Sexual-offender list needs improvements
Thursday, April 10, 2003
Cape Girardeau's list of registered sex offenders is not easy to read. The 90 names and addresses accompany a list of offenses that would make anyone shudder, especially when such crimes involve children.
The list includes words like rape, abuse and molestation.
The Missouri law that requires communities to register sex offenders isn't unusual. All 50 states have passed notification statutes known as "Megan's Laws."
Named after Megan Kanka, a 7-year-old New Jersey girl who was kidnapped, raped and murdered by a recently paroled sex offender, the law requires people convicted of a broad range of child-related crimes to register with police.
The list doesn't make children safe, but knowledge helps. A quick check of the list, which is available online, helps determine if the new neighbor, nanny and teacher are safe. It is also a valuable tool for investigators looking for suspects when a crime occurs.
Which is why it was so disturbing to learn recently that a convicted sex offender was residing in Cape Girardeau without registering with authorities.
Not only had the convicted offender not registered for a 1986 Iowa conviction for indecent exposure to a young girl, he was working as a children's gymnastics coach.
Then add in this most appalling -- and frightening -- fact to the mix: Authorities have named the unregistered offender as a suspect in the March 12 attempted abduction attempt of a Cape Girardeau Middle School student.
How did this happen? Authorities say the system isn't perfect. They have a tough time enforcing the registration law, and police admit they don't really know how many other convicted offenders are living in the county.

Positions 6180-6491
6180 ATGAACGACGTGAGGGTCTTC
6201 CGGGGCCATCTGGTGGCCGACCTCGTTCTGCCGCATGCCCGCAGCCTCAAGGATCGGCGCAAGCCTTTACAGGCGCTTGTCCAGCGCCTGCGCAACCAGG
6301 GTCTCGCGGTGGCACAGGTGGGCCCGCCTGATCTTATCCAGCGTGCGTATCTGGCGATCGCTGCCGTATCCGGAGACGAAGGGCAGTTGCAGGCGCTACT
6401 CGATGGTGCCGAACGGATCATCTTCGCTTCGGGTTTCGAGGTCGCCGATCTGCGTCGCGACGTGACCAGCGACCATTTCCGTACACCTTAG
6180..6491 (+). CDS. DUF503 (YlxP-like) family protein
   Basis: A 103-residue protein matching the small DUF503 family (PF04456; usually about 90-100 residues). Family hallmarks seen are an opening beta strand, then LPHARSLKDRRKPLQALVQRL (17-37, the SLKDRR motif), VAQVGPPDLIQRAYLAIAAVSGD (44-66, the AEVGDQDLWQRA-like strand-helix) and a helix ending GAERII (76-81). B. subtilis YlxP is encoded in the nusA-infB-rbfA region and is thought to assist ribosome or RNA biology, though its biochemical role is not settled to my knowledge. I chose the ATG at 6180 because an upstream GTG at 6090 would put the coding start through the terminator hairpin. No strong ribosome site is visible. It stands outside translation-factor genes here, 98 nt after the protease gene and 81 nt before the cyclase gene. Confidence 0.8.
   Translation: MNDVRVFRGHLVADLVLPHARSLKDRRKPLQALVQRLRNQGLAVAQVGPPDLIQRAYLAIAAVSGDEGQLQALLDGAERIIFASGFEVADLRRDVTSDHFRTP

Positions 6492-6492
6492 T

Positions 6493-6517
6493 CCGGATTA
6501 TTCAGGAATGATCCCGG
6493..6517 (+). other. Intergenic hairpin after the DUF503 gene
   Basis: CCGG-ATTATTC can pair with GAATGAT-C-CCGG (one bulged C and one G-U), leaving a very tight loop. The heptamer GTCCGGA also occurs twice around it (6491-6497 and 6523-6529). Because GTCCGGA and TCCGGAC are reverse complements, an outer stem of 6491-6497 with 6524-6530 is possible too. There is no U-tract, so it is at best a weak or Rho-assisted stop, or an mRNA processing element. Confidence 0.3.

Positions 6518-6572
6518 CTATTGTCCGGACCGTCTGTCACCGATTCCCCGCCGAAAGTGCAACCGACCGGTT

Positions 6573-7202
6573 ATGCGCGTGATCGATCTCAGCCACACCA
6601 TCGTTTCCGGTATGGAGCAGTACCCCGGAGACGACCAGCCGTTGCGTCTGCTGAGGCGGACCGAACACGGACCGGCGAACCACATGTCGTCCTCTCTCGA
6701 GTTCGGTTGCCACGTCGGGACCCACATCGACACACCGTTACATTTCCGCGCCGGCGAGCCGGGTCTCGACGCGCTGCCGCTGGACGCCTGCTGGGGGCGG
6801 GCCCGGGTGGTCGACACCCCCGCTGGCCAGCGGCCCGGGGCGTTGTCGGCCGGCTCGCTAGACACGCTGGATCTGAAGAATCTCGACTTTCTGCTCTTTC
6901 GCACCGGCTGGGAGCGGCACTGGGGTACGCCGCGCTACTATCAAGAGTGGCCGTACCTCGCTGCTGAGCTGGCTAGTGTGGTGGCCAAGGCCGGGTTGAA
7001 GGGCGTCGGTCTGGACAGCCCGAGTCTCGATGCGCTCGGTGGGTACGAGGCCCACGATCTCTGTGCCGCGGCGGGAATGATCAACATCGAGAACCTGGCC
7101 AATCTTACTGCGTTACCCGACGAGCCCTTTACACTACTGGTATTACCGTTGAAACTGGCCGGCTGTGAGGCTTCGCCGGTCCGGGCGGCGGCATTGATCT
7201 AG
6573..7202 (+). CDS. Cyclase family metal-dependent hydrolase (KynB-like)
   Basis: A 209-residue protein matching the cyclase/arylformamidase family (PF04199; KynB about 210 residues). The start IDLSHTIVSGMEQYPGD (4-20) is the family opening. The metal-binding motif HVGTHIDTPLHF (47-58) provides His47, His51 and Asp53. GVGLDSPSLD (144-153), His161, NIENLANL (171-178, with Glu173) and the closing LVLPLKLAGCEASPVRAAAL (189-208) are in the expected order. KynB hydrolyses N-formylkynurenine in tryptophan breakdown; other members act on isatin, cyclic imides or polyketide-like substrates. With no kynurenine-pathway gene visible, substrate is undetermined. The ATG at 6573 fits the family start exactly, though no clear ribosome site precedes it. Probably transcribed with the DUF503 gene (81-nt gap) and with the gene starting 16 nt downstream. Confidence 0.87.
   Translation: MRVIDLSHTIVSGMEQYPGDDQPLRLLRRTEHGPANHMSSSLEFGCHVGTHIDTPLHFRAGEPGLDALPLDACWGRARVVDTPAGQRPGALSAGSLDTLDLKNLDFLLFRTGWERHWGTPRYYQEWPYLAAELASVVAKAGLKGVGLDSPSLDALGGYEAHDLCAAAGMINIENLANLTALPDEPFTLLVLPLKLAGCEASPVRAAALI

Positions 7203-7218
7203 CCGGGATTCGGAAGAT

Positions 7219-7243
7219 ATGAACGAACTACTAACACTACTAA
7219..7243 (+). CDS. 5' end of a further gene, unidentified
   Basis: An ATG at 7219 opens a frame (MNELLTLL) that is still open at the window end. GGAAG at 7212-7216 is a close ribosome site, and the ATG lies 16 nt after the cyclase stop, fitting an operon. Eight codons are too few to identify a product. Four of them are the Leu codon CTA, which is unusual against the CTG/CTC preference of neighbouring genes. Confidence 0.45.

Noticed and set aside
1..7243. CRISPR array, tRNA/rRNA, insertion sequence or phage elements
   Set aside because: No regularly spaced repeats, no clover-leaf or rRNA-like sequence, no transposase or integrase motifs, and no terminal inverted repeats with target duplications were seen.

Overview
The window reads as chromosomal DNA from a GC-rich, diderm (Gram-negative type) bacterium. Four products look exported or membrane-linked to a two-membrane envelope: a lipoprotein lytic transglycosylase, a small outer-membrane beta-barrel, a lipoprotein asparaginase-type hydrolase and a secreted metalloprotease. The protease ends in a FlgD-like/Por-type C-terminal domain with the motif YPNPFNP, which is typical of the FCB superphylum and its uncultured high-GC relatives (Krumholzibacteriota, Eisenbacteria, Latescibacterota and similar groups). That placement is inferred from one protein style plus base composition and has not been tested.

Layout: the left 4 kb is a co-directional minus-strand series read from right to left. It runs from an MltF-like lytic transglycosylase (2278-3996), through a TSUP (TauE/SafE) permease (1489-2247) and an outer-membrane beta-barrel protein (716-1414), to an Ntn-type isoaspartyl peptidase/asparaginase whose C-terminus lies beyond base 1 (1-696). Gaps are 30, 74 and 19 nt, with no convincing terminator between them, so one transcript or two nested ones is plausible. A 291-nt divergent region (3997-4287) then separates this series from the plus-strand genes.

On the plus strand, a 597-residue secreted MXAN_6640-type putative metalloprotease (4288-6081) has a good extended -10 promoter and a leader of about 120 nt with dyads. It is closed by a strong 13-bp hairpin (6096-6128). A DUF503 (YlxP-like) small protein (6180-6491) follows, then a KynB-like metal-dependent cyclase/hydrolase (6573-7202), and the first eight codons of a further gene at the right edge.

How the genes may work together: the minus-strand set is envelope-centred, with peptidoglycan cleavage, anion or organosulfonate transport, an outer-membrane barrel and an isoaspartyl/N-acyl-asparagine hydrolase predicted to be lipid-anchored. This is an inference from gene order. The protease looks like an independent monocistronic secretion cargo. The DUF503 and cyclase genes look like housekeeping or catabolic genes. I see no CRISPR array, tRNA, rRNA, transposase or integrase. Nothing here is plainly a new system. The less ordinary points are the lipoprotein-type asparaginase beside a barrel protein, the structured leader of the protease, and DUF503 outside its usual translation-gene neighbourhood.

So what good is the law if everyone doesn't register like they're supposed to? This certainly lends credence to critics who say the Megan's Laws really are legal placebos, which make people feel safe when little or no good actually come from them.
But let's not throw the idea out just yet. We don't have all the solutions, but there are some suggestions from local authorities that would improve the process.
Instead of relying on convicted offenders to add their names to the list of sexual offenders when they move, courts could send notification to police when someone is convicted of a sex crime against a child.
Penalties for not registering could also be more severe.
And, in this information age, there must be ways to streamline computerized information between courts, local law enforcement and other counties and states.
Leaving the responsibility to the offender to register isn't working. On Cape Girardeau's list, there are 90 names. No doubt, there are more living and working here who haven't registered.
Let's find them.